My introduction to the #walkmyworld project

Recently, I’ve started a new project. I know I originally created my classroom blog to chronicle my own experiences as I seek to encourage opportunities for students to find their own voice and their own “dot” on the connective map of the world, but I’ve struggled with how to bridge my own experiences with the daily lives of my students’ worlds.

Admittedly, there is a bit of hesitation on my part. Connecting my life with my students’ lives has a potential to disrupt so called “norms” of teaching. I can’t recall a single textbook with the words, “Be their teacher, not their friend,” yet those words resound clearly in my mind of what it means to be a stable, rule-abiding teacher. It is almost as if the carefully constructed identity of “teacher” has been artificially created to serve the purpose of 8-3 school responsibilities, but unless you coach an approved sport or mentor students in the marching band, your boundaries are seemingly etched in the time clock (which I might add is seemingly yet another artificial construction).

More explicitly on the subject of social media, I remember a former school leader, whom I respect immensely, stating in a faculty meeting, “You can’t be friends with your students on Facebook.” This discussion was connected to a series of case studies where liability issues where connected to student and teacher interactions made visible in online spaces. For the first few years of my teaching career, I adopted this policy as my own “norm” of teaching. I told my students that I could not be friends with them on Facebook until they graduated from high school. This stance became complicated, however, when my husband became a youth minister in the same school district where he and I both interacted with students by traveling on the weekends to out-of-town conferences, hosting youth events at our house, and yes, *shocker*, befriending students on social media networks like Twitter and Facebook.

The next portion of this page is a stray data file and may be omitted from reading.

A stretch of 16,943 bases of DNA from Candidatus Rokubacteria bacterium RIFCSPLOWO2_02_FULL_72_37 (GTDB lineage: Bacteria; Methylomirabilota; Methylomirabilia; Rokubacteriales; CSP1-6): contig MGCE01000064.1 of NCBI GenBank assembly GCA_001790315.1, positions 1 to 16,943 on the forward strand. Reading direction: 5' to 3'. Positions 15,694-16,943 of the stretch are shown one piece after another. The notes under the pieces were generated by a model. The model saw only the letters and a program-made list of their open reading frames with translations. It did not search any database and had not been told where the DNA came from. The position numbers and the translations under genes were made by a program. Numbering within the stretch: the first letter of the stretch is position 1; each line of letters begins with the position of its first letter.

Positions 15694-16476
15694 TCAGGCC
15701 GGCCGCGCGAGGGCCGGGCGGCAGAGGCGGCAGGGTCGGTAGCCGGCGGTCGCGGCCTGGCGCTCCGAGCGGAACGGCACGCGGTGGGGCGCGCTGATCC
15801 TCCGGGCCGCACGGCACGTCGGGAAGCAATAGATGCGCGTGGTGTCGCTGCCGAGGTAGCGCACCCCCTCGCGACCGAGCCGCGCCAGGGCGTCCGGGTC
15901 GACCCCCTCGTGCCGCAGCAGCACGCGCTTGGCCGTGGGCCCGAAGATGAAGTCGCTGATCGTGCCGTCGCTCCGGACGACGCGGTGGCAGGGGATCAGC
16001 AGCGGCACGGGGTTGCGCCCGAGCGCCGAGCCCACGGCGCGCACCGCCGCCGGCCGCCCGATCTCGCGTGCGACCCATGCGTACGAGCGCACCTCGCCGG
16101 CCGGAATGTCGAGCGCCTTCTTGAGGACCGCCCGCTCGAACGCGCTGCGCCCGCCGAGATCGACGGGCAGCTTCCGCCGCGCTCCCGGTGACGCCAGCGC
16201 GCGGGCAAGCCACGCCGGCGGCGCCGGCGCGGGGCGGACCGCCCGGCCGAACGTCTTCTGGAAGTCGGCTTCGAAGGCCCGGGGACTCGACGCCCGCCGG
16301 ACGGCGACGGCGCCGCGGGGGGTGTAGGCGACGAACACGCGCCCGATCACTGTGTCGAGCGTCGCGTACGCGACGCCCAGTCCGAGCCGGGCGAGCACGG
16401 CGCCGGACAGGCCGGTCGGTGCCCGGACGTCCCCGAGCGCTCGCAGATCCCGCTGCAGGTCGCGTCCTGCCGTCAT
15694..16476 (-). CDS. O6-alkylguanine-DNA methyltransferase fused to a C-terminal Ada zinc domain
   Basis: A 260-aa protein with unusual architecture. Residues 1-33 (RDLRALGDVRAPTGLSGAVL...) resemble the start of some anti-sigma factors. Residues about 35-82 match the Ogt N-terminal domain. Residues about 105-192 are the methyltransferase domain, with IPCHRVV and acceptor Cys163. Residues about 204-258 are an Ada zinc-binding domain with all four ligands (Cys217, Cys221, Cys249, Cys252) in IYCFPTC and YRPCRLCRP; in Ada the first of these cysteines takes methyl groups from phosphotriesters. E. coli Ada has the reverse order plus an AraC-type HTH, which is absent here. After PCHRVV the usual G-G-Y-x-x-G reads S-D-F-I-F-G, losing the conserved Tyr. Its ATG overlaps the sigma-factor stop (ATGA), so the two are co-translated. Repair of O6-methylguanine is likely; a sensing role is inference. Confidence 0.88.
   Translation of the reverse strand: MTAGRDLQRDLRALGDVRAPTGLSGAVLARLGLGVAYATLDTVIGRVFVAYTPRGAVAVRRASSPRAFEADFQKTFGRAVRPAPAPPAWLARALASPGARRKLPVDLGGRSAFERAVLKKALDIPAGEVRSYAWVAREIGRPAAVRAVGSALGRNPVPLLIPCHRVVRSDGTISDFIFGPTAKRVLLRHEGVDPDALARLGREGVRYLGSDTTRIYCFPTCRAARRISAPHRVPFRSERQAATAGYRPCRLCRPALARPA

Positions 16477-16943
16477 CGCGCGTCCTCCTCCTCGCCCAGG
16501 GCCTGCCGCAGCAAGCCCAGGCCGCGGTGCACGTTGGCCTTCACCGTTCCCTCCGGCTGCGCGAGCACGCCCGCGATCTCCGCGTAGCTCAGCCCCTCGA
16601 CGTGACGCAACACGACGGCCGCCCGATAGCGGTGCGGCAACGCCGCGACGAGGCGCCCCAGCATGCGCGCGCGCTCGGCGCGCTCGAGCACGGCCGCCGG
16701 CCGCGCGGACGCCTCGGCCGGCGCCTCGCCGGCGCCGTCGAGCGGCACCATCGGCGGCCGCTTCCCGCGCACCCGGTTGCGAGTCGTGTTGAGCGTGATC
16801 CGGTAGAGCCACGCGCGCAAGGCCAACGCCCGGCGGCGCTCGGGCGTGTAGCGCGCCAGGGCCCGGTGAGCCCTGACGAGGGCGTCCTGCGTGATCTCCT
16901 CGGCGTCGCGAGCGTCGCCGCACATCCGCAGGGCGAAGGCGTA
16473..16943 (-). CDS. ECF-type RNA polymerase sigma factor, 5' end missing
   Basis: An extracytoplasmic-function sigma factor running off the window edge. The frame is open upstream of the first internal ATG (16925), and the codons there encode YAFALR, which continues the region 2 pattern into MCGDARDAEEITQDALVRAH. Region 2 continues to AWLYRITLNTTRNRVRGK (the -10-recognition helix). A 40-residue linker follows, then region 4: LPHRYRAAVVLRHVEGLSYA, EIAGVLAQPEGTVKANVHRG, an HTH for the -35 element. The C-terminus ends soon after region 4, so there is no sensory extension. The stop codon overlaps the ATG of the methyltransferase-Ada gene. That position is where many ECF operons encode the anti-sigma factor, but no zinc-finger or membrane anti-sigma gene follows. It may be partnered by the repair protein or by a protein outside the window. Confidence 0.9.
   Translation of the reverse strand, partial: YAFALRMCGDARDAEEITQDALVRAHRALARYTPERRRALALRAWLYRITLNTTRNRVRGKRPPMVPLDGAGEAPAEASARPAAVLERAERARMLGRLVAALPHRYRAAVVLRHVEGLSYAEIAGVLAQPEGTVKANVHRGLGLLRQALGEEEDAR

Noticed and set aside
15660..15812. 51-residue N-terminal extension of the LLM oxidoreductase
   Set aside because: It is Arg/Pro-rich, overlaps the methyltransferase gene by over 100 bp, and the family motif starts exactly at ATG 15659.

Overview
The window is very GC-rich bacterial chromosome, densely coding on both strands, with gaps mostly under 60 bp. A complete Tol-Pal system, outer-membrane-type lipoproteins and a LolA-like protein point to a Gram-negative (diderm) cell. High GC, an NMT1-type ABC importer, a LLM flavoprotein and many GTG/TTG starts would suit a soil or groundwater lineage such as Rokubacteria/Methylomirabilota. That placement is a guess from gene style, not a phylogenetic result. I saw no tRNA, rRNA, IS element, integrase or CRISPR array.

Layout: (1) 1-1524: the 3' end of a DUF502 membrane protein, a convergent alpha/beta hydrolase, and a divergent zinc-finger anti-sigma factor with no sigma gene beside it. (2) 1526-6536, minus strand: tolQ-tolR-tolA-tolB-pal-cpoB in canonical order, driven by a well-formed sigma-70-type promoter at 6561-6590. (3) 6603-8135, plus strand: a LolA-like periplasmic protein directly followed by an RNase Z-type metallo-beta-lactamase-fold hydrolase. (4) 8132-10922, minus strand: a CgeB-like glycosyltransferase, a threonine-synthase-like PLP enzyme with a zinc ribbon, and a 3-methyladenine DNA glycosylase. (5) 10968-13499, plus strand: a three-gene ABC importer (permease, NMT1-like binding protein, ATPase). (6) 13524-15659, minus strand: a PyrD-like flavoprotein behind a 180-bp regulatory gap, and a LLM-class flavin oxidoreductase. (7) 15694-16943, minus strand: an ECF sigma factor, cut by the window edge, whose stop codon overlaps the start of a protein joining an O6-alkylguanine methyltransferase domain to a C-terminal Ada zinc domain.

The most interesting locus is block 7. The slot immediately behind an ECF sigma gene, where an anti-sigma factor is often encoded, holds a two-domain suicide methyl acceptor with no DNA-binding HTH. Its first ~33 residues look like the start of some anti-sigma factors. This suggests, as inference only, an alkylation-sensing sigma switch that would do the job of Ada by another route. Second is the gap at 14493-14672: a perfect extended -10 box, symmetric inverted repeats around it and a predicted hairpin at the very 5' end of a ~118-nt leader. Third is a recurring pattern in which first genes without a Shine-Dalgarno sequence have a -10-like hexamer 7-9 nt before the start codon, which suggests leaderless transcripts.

While I never encountered an issue during those years of my early teaching career, I now find myself questioning my old policy as a lot has changed in the last few years since I left to finish my doctoral degree. First, I hear students talking about Snap Chat, Instagram, and Twitter on a daily basis, including students who traditionally may have been labeled as “disadvantaged” from their participation in the school’s free or reduced lunch program. Not only has student access to these tools seemed to have increased, but also there seems to be a more relaxed stance toward online interactions in general. Although our school district still has a “no communicative device” policy, I hear conversations of respected teachers say, “We know they have cellphones everyday, but unless they make it visible, we aren’t going to go searching for them.” I have even heard a school leader mention his connection to his students by the number of followers he received one night after tweeting about the time and location of a school event that was subsequently retweeted to other students.